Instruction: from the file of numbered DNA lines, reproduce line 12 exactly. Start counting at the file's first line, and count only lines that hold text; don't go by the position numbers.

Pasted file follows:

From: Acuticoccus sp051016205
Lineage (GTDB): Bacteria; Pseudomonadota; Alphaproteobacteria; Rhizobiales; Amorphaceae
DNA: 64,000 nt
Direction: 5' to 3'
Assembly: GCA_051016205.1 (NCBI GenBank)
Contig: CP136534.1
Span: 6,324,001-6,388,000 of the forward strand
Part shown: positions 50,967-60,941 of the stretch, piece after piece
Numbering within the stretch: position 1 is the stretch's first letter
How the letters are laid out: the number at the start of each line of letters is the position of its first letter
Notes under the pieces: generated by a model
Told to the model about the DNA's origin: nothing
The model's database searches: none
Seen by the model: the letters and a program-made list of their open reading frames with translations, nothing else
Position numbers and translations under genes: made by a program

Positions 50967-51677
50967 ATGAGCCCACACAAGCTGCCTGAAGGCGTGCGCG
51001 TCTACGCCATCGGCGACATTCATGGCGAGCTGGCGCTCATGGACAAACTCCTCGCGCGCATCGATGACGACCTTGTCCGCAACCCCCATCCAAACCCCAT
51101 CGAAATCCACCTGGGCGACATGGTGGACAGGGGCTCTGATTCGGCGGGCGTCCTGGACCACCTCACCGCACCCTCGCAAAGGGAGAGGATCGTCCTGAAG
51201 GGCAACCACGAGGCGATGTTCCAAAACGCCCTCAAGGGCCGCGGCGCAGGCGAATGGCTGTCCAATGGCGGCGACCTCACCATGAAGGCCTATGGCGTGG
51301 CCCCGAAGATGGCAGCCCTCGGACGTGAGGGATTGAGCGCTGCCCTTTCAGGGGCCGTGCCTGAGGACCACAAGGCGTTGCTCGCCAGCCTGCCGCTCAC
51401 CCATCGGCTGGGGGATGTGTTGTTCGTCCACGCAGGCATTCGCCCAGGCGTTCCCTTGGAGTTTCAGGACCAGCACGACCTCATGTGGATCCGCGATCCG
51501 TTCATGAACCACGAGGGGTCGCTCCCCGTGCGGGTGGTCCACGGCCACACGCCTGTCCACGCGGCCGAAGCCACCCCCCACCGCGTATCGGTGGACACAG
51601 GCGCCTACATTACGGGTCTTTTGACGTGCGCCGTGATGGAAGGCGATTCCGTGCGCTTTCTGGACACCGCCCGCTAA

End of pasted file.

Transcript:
Told to the model about the DNA's origin: nothing